The industrial zone as it exists is not comprised of major industrial operations, but of mixed use nature including retail/commercial uses, it is so situated as to provide easy access and highway exposure. The industrial zone is suitably distant and buffered from the residential and mixed commercial zones as to minimize a negative or deleterious effect.

In order to prevent the deterioration of the community, to preserve the neighborhoods of the Borough of Keyport, to ensure the economic prosperity of the community, and to provide for the protection and well being of the quality of life in the Borough of Keyport, certain regulations are necessary to prevent these adverse effects.

(b) Adult Entertainment Uses *fn2 are prohibited in all zones, except where expressly permitted.

(c) In such zones where Adult Entertainment Uses are expressly permitted, no Adult Entertainment Use shall be located:

(a) within 500 feet of any residence, residential use and/or residential zone; or

(b) within 500 feet of any of the following users:

1. Churches, monasteries, chapels, synagogues, convents, rectories, religious artifice or religious apparel stores, or any religious use; or

2. Schools, up to and including the twelfth (12) grade, and their adjunct play areas; or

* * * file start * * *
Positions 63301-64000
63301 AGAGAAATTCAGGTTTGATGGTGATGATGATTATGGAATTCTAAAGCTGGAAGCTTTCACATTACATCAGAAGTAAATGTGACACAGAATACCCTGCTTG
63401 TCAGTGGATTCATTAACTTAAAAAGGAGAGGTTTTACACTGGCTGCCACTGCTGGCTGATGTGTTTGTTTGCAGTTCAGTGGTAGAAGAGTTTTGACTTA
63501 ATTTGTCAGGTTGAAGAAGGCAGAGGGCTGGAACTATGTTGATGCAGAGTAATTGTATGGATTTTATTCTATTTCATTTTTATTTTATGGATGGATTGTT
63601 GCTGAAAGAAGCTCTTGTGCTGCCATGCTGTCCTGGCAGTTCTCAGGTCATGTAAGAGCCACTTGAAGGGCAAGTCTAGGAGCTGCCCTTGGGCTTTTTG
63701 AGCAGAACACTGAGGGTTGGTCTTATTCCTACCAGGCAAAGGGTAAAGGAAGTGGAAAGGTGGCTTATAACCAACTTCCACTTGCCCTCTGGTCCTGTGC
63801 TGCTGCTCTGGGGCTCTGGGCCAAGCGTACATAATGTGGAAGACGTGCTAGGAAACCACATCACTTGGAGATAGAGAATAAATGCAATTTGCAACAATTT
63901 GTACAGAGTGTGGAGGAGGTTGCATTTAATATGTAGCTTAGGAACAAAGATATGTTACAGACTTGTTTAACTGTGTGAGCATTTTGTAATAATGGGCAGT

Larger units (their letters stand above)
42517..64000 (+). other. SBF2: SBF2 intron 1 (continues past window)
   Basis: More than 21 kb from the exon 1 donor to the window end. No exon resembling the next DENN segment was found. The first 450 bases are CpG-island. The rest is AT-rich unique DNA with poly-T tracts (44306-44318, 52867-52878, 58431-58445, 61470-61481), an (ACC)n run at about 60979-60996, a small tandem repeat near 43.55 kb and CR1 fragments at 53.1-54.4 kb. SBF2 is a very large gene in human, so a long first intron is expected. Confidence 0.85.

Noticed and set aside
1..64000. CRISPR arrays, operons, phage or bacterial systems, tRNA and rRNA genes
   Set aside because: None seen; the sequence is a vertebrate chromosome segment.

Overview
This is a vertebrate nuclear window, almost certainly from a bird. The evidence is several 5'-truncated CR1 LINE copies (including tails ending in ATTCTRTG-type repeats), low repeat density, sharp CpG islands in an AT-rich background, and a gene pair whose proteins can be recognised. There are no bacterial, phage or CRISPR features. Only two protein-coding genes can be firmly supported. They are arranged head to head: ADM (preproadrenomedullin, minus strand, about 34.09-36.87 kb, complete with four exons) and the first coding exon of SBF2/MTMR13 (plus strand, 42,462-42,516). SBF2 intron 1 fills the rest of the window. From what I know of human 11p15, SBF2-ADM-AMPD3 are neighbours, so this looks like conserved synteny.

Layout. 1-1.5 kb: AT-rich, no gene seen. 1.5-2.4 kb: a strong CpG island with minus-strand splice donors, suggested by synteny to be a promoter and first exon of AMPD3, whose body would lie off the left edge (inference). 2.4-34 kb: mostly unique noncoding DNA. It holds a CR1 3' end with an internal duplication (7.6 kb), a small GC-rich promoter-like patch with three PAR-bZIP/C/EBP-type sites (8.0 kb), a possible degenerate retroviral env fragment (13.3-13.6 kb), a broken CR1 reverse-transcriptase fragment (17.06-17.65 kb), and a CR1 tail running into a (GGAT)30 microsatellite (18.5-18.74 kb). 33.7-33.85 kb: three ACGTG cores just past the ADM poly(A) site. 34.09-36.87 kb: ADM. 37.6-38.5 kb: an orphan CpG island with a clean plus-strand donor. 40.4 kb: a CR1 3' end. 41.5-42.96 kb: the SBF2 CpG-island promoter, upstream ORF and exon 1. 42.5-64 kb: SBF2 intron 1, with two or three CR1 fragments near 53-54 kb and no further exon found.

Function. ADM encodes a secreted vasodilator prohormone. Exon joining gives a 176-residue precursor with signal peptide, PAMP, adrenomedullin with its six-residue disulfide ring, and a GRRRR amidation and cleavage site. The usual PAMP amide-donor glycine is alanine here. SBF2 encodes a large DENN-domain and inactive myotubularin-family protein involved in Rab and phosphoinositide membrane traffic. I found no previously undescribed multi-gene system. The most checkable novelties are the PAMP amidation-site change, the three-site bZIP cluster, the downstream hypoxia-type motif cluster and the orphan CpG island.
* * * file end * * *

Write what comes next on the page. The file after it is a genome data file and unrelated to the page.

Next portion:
3. Public playgrounds, public swimming pools, public parks and public libraries. App. at 59 (codified at Keyport, N.J., Rev. Gen Code, ch. XXV, Section(s) 25:1-15.15 (1992)).

On September 9th, Rhodes informed Phillips and Vitale by letter that their third application for a zoning permit was denied because: (1) they lacked "ample parking," (2) a site plan was required, and (3) issuance of the permit sought would be inconsistent with "31-92 Section 2 25:1-15.15.b Adult Entertainment Uses." App. at 70. Phillips and Vitale appealed the denial, and the Board of Adjustment held public hearings on the appeal. On December 21st, a unanimous Board voted to deny the appeal, finding that plaintiffs' proposed use fell within the definition of Adult Entertainment Uses and that such uses were prohibited in a highway commercial district, where plaintiffs' site was located. The Board also found that plaintiffs had failed to demonstrate that Rhodes erred regarding the issues of inadequate parking and the need for a site plan. Phillips and Vitale then instituted this suit.